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The natural history of the frozen shoulder syndrome.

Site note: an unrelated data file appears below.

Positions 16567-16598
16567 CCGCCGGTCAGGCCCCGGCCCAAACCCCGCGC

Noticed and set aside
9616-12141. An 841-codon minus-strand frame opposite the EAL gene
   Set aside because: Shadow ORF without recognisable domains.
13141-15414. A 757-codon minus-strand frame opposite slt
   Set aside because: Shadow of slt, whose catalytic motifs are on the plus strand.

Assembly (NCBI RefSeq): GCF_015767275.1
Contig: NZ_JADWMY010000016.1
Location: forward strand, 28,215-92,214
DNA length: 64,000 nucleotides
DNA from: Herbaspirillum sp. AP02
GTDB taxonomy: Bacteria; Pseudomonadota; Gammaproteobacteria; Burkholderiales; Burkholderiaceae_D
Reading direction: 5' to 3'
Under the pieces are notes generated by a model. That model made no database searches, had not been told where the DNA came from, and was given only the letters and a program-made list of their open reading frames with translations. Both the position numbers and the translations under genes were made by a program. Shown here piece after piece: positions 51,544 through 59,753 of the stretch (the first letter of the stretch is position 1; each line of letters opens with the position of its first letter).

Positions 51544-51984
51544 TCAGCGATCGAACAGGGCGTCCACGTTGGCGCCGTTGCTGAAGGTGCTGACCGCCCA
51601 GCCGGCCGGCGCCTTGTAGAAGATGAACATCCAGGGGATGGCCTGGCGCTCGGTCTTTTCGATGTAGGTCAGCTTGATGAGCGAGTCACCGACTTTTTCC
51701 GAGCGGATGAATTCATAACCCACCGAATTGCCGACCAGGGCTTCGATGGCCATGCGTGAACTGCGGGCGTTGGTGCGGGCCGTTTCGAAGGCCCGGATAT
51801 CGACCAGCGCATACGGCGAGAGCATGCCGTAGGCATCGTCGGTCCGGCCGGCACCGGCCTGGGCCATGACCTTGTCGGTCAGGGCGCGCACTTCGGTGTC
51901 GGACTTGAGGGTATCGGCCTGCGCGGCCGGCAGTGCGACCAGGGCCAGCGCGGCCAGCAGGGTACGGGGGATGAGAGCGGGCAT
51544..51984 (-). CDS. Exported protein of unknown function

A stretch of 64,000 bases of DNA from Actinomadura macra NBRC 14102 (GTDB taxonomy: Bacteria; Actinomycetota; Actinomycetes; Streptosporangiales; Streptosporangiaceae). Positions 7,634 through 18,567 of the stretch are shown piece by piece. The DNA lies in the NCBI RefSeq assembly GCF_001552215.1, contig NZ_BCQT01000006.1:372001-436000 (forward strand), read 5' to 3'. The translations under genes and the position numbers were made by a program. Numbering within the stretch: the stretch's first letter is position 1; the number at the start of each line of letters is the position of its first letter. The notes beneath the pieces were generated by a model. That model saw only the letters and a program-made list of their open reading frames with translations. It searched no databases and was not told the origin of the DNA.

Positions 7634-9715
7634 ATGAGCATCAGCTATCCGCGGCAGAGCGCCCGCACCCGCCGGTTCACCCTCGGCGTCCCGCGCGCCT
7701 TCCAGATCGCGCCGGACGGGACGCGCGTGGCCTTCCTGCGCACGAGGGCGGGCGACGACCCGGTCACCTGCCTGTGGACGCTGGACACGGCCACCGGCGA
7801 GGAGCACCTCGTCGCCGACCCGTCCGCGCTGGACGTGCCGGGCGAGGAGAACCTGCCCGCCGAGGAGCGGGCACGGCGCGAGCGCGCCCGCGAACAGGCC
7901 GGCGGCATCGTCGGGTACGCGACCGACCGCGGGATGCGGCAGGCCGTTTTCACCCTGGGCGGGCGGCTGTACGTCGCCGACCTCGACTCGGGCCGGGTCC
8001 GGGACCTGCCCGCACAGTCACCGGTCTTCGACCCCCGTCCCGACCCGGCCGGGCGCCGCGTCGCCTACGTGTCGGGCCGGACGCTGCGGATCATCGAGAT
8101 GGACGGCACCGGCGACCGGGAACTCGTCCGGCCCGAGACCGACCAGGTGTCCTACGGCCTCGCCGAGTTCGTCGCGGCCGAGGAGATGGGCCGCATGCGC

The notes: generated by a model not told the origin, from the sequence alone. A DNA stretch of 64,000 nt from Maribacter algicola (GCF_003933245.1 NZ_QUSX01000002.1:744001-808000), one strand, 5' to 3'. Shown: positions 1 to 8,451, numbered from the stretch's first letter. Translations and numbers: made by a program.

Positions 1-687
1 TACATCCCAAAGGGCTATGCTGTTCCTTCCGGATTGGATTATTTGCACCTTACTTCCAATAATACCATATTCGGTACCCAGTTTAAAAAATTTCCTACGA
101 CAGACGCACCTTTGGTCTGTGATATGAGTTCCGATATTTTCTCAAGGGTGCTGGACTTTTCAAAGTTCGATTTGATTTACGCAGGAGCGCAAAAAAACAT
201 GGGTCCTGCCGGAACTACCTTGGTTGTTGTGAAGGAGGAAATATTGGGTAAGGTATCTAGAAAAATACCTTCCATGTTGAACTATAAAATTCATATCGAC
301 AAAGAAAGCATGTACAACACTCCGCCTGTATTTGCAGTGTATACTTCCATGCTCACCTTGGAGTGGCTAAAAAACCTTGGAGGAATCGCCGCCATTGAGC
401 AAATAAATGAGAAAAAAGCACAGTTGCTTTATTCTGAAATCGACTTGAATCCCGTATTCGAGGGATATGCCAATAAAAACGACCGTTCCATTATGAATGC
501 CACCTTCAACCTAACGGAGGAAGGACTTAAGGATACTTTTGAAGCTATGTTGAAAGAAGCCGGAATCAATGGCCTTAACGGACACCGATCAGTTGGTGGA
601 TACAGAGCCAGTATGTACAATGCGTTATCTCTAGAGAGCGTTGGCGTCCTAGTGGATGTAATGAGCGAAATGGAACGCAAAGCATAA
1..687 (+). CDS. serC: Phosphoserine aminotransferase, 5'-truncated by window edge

A prospective study has been made of 49 patients with the frozen shoulder syndrome (as distinct from tendinitis, calcific deposits and frozen shoulders occurring after coronary infarction or with pulmonary tuberculosis) of whom forty-one have been followed up for 5-10 years, always to their greatest recovery. There were three consecutive stages: pain, stiffness, and recovery. The stiffness stage was usually related to the duration of the recovery stage. The total duration was longer than is generally supposed (an average total of 30.1 months in contrast to about 18 months as often postulated). Generally speaking, the longer the stiffness stage is, the longer is the recovery stage. In 4 patients the second shoulder became similarly affected, 6 months to 7 years after the first, and followed a similar chronological sequence to the first. After greatest recovery, slight restriction of movement was found in more than half the cases, but in only 3, all of long duration, was the restriction a handicap. Arthrography, carried out on both shoulders in all patients during the recovery stage, showed in the affected shoulder fewer rotator cuff defects than expected at this age and fewer (four) than in the contralateral one (twenty-three); seemingly, the condition leads to the obliteration of some defects.

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